Thursday, April 20, 2006

Last Call For A Great Lakes Relic

The 61-year-old U. S. Coast Guard ice cutter Mackinaw is a floating relic. The Old Mac will be decommissioned on June 9.

Commissioned in December 1944, the Mackinaw, at 290 feet, is the Coast Guard's largest domestic ice cutter and was designed to keep shipping lanes open in the Great Lakes throughout the winter. It is being replaced by a new Mackinaw -- a smaller, more technologically advanced vessel. [...]

The World War II-era Mackinaw cost $10 million to build, $80 million less than it cost to construct the 254-foot-long new cutter, which arrived in Cheboygan last December.

The old Mackinaw, meanwhile, will become a museum and be immortalized in an hour-long documentary shot by a team of Michigan-based filmmakers. Thomas Moore, Michael Shamus and Chris Benjamin shot most of the documentary aboard the ship in March. [...]

Ahoy, and farewell.

The USCG Mackinaw at the bow of the Canadian Olympic in the Livingstone Shipping Channel. Completed in 1912, the Livingstone Channel in the lower Detroit River is a narrow deep draft shipping channel that was built using explosives to blast away the solid limestone rock. Its size, current and location can cause the channel to fill will ice, halting shipping. Normally used by down-bound traffic only, in the winter the Livingstone is open to both up and down-bound traffic and the only channel open for navigation.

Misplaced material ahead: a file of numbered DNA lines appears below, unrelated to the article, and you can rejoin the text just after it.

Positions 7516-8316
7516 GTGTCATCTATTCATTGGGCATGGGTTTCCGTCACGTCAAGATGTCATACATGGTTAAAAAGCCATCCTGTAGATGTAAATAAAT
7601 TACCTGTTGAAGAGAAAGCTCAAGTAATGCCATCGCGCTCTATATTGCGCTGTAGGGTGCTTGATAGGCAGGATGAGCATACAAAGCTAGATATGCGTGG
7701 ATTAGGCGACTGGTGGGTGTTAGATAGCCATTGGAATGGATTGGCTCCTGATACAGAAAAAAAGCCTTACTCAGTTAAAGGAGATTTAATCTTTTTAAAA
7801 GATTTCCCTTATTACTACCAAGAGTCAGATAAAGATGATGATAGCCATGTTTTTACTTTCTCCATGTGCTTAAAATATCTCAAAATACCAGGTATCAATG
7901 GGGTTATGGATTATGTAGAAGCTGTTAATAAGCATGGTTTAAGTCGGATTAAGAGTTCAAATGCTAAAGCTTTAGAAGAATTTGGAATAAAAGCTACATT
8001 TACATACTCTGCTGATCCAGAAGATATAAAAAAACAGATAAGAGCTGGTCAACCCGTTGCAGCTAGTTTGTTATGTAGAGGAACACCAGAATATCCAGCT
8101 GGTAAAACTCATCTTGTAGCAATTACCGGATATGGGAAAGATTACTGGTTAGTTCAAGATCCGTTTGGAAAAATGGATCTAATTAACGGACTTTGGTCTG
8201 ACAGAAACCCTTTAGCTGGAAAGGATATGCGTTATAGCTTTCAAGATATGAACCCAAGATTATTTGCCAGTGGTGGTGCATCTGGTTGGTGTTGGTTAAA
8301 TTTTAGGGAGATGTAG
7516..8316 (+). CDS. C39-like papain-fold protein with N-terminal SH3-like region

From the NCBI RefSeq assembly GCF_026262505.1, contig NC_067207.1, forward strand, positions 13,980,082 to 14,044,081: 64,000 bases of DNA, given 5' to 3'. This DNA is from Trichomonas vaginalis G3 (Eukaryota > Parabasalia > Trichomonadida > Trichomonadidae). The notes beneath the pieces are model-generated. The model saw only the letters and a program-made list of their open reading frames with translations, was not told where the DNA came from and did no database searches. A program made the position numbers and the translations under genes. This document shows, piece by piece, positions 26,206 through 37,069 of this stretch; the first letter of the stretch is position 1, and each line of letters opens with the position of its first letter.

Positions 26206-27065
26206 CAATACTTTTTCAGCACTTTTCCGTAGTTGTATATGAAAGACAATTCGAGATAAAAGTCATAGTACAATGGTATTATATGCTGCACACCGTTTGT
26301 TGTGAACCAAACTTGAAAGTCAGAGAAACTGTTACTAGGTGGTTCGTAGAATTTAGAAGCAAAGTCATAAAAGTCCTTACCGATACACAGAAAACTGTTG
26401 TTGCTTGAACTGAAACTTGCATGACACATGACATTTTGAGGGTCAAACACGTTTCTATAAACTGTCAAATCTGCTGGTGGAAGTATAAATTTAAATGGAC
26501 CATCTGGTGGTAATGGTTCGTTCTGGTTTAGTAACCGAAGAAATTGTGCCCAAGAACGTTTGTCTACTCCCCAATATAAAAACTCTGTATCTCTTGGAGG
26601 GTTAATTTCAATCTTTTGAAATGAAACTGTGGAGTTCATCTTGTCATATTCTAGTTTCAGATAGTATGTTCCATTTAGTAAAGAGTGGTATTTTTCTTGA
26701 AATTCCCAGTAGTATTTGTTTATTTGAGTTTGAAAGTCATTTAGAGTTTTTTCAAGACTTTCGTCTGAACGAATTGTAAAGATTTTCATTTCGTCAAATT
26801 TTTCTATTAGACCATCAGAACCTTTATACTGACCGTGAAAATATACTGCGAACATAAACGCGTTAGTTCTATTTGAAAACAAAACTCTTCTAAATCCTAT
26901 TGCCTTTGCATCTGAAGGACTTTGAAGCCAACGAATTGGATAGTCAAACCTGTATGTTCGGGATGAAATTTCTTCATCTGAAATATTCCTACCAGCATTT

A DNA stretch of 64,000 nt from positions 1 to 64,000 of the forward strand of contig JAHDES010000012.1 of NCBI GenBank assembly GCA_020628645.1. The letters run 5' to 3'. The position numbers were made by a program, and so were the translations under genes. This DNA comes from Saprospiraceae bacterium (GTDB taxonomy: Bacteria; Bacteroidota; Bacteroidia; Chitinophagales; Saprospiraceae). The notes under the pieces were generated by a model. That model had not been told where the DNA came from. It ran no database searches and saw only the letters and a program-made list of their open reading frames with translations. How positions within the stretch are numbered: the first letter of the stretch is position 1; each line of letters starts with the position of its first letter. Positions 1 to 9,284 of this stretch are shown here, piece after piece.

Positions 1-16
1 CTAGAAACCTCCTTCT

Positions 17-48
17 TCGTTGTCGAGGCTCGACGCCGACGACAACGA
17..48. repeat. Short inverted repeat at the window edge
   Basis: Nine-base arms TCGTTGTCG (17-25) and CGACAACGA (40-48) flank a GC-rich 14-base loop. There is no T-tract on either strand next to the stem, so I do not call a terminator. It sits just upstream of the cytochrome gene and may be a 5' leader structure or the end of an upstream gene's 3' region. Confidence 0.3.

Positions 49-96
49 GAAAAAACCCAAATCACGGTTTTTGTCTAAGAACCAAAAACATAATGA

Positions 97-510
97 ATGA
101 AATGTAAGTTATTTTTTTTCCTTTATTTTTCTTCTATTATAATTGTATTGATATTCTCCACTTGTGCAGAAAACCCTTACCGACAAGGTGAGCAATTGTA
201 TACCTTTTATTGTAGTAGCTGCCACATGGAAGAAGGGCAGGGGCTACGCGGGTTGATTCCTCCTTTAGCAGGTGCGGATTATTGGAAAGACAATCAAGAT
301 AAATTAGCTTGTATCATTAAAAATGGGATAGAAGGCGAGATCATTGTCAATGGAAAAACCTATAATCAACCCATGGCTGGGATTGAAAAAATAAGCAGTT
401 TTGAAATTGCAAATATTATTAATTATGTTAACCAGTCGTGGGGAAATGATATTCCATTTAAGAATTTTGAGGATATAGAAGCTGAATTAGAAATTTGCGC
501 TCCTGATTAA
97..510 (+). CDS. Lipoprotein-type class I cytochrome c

This is a photo from the Canadian CG ice breaker Samuel Risley, working in tandem with the USCG ice breaker Mackinaw, to free the freighter Canadian Olympic in the Livingstone Shipping Channel.

Photo as the Risley slides back, down the port length of the 730 ft Olympic, after running up its length on the starboard side of the freighter. The Mackinaw is working at the bow of the freighter.

Photos courtesy of


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